For many years I was an IT manager at Midland Bank (now HSBC). I was involved in communications technology there and in a private capacity, being a home user of the now long defunct Prestel. When the internet became available outside the original academic and military userbase I was an early adopter, it filled a similar role to Prestel but far more versatile.

The Bank initially took the view that internet was a fad only interesting to nerds and geeks. That changed when a student pressure group set up a web site critical of the Bank LAMB (Lloyds And Midland Bank). Unfortunately it was marketing department that got the brief to respond. Rather than discuss with IT they chose to use an external agency. They were charged a reported £10,000 for a small and unimpressive web site. My response was that I could have done the job in an afternoon but without the errors. Challenged to do so, I did.

When I told Wendy, my wife, always rather more entrepreneurial than me, she said “If you can get £10,000 for a half-day’s work we need to be doing that” and promptly set up a business. Of course there were few organisations ready and able to spend that kind of sum but still in the early 1990s even £100 for a half-day would be a decent rate of pay.

Back then you needed a PC, at a typical cost of around £1000, a modem (£200) and a software bundle (£100). The modem plugged into a phone socket, but many phones were hard-wired so you’d been BT to change to a socket. Connection speeds were maybe 10Kbits/sec (my current home broadband connection is 20,000 times faster).

It was very difficult to make a sales-pitch when few businesses had heard of the internet, far fewer had access or even a PC. We decided that the best approach was to work on the basis of making small affordable web sites with a view to growing with those customers as awareness of the advantages and opportunities evolved. We could demonstrate web sites in a potential customer’s offices on a laptop without the need for an internet connection. We addressed the full scope of requirements including helping to set up PCs and Modems, tutorials, securing domain names and providing hosting and email.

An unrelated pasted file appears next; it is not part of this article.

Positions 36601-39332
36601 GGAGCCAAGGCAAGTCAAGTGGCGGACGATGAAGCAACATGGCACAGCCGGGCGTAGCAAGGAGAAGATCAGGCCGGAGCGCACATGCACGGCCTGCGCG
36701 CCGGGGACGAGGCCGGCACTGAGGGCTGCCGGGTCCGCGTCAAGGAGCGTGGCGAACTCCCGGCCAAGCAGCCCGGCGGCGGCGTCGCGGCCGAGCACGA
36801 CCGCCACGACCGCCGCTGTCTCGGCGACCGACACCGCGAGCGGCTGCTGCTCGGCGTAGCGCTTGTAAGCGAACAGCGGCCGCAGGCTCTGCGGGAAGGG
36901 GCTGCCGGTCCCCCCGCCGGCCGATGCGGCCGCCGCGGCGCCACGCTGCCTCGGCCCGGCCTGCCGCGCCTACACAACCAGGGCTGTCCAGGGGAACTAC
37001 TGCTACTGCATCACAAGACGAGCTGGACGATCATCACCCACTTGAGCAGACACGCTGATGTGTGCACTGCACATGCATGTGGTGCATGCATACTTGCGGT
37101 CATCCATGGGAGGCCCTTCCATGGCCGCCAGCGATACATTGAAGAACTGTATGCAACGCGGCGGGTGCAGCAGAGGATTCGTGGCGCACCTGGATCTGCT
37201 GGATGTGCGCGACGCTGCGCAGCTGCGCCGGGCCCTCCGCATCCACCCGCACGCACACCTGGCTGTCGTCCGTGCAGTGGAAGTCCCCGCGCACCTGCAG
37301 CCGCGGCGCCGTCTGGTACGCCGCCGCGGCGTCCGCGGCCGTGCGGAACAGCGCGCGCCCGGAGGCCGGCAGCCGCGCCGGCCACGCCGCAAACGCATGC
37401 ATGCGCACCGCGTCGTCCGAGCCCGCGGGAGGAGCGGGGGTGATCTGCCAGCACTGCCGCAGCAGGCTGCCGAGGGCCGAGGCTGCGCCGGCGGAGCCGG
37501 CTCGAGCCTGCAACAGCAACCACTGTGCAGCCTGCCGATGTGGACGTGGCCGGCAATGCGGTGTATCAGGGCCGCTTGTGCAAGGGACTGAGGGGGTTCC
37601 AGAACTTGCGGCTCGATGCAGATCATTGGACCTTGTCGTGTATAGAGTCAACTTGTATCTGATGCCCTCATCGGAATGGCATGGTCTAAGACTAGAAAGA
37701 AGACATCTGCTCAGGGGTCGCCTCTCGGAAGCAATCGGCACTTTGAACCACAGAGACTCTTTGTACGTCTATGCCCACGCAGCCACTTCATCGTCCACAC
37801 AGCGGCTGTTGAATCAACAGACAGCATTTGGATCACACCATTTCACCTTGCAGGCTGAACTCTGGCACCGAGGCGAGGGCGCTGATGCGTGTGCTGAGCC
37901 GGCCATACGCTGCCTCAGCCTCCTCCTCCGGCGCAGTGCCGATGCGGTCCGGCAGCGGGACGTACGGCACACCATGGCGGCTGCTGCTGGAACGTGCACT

We quickly found that my wife, with my technical assistance when not at my day job, and working from a spare bedroom was not enough. In 1996 we registered Web Technik Ltd having recruited Pauline then Sue to help. We’d moved into commercial office space and added a dedicated telesales worker. As I was only involved occasionally for the more complex technical issues it was effectively an all-woman business.

There have always been problems with web site designers. The “cost of entry” to becoming a web designer is virtually nothing, there are no meaningful qualifications, there’s free software and inexpensive hosting, you can run a business from a spare room. As a consequence there are now tens of thousands of people and small businesses offering web design services. An awful lot of those have a very limited skill set and an awful lot soon discover it’s too difficult and not very lucrative so they move on to find different sources of income. Those who stay are seldom interested in the small-budget ongoing maintenance and support tasks just wanting the more lucrative new builds and redesigns. The result is many businesses at least disappointed with their designers at worst left completely in the lurch. I doubt there’s anyone else around who’s been creating and maintaining commercial web sites since the early 1990s. Several times in the past I’ve helped people who have found their website disappeared overnight or the designer cannot be contacted and he had both domain name and hosting in his own name.